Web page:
Surviving the Valiant Battle of Autism

Survivors and overcomers come from all walks of life, not just those who have served our country in the armed forces. We are often completely unaware that the person sitting next to us on the bus, or across from us in a restaurant, or walking beside us on the street is living in his or her own private world of hell. We do not know they are hoping for someone to see them, see their pain, see their struggle and to say, “I see you, and I care. I am going to lock arms with you and help you to stand strong, to persevere, to never quit.”

Such is the life of a person with autism. For a person with autism, their life is often complicated in ways we cannot even begin to understand. Naoki Higashida, a young Japanese man, now 20 years old, learned to escape the private hell of his mind and to communicate with the outside world, and in doing so, wrote a book, “The Reason I Jump.” His book answers more than fifty questions that he has overheard people ask about being autistic. He says, “An autistic child doesn’t want to be left on his own. But being with other people is exhausting because of the communication problems, so it leaves us feeling alone and anxious.”

The spectrum of autism-related disorders is vast, but the struggle for many is similar. It’s not just the child who struggles and fights to accomplish daily interactions that we all take for granted. It’s not just the child who feels left out and alone. The struggle is a valiant battle faced by the families of these children as well.

Michelle Guppy, mom to Brandon, knows of this life. Her story is one of strength through adversity in a “life filled with autism, seizures, and a side of trauma,” as she puts it. Michelle wasn’t recruited to her battlefield. She didn’t enlist. She was drafted. As a mom of a child who suffered a traumatic vaccine injury, Michelle faces a daily battlefield built on the hardships of being a “warrior mom of autism.”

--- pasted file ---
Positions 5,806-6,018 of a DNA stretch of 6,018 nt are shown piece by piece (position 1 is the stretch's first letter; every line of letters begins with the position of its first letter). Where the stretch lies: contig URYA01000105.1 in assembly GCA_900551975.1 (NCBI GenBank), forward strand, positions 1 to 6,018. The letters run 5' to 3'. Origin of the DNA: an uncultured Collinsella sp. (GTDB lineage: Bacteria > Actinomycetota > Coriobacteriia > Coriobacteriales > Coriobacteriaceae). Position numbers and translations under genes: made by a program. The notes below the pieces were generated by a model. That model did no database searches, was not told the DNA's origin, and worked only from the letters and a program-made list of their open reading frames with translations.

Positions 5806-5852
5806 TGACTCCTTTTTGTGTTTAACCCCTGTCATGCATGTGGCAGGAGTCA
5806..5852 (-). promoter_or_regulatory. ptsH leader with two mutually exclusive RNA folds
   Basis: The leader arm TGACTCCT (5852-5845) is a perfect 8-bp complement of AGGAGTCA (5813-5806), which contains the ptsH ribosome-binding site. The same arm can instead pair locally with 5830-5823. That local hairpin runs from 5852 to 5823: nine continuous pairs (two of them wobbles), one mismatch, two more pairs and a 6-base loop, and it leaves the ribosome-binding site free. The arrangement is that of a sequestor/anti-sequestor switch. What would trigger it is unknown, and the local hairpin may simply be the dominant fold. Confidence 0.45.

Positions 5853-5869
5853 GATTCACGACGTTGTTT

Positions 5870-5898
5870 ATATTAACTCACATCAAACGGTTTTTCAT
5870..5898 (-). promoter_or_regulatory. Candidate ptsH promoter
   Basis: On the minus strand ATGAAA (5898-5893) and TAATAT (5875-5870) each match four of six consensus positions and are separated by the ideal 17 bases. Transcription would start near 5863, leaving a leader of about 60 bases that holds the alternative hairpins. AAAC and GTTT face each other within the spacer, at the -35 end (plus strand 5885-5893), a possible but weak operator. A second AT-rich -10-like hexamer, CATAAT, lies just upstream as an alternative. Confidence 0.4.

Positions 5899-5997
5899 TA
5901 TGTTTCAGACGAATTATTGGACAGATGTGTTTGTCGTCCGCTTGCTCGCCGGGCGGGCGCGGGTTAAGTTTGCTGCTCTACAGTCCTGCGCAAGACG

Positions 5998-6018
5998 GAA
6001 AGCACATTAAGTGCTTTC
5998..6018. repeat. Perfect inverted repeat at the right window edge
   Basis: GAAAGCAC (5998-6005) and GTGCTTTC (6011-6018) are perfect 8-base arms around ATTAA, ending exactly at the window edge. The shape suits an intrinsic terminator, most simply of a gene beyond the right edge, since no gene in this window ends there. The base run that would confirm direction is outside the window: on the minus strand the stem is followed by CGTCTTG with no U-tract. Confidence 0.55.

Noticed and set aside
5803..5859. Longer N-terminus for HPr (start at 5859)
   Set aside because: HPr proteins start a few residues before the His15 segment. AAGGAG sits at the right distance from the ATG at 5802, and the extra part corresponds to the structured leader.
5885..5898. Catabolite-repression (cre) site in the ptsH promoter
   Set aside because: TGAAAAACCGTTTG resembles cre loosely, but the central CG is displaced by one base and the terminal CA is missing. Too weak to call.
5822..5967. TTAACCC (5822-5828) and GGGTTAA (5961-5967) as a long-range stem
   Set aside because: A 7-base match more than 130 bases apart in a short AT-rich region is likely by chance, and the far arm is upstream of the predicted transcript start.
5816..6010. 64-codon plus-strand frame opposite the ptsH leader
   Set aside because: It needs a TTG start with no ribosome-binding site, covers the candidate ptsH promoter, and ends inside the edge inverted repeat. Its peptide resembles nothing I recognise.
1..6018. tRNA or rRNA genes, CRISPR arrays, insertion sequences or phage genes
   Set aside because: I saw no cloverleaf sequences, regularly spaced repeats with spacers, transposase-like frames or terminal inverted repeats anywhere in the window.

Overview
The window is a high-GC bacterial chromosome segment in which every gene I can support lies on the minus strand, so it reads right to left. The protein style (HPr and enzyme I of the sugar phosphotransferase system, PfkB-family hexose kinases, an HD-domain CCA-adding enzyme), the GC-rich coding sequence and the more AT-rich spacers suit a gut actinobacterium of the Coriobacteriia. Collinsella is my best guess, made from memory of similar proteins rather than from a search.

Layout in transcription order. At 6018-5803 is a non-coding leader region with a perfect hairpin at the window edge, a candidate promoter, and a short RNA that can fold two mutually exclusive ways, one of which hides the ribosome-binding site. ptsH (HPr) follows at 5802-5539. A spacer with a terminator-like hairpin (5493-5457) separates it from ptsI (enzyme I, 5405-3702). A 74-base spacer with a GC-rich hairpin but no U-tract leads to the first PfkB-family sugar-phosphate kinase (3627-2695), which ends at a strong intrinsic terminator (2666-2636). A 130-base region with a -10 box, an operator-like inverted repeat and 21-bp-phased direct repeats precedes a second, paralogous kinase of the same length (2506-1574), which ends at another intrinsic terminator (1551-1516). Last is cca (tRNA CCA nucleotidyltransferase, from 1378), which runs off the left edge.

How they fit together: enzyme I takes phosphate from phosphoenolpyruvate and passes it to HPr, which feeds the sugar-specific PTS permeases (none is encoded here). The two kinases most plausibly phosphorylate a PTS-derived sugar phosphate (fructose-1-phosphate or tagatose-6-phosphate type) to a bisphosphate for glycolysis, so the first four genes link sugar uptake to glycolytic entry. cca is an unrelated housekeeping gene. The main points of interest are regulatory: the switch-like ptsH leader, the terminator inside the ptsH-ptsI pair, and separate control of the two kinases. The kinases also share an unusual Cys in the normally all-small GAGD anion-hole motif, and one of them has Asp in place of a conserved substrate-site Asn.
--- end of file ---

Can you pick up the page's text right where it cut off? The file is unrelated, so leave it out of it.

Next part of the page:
Michelle discovered that through organizations like Forged, and the Lone Survivor Foundation, and Team Never Quit she could find the strength to carry on, even when her daily life was just too much – “no,” she says, “especially when her daily life was just too much.”

Michelle writes, “I never volunteered to be on this battlefield, but for the past twenty years I have battled and never quit. I cannot tell you how often I wished my ‘hell week’ was only a week. But I can honestly say that it was these two words, ‘Never Quit,’ that has gotten us through the toughest of times, and though I tend to use many words when only a few will do — I wanted to share with Team Never Quit that what you stand for, motivates me. How thankful I am and will always be for learning about all of you who have truly overcome some sh**!

In a report from the CDC in 2014, it was reported that over seventy-one million people in this world have some form of autism spectrum disorder and one in every 68 births in the United States. With odds like that, it is very likely that someone in your close circle of influence has a family member with autism.

Everyone can’t do everything, but everyone can do one thing. Today, take some time to reach out to a family you know struggling with autism. Come alongside them and say, “I see you. I know you’re struggling, and I want you to know, I’m right here beside you. Keep going! You’ve got this!”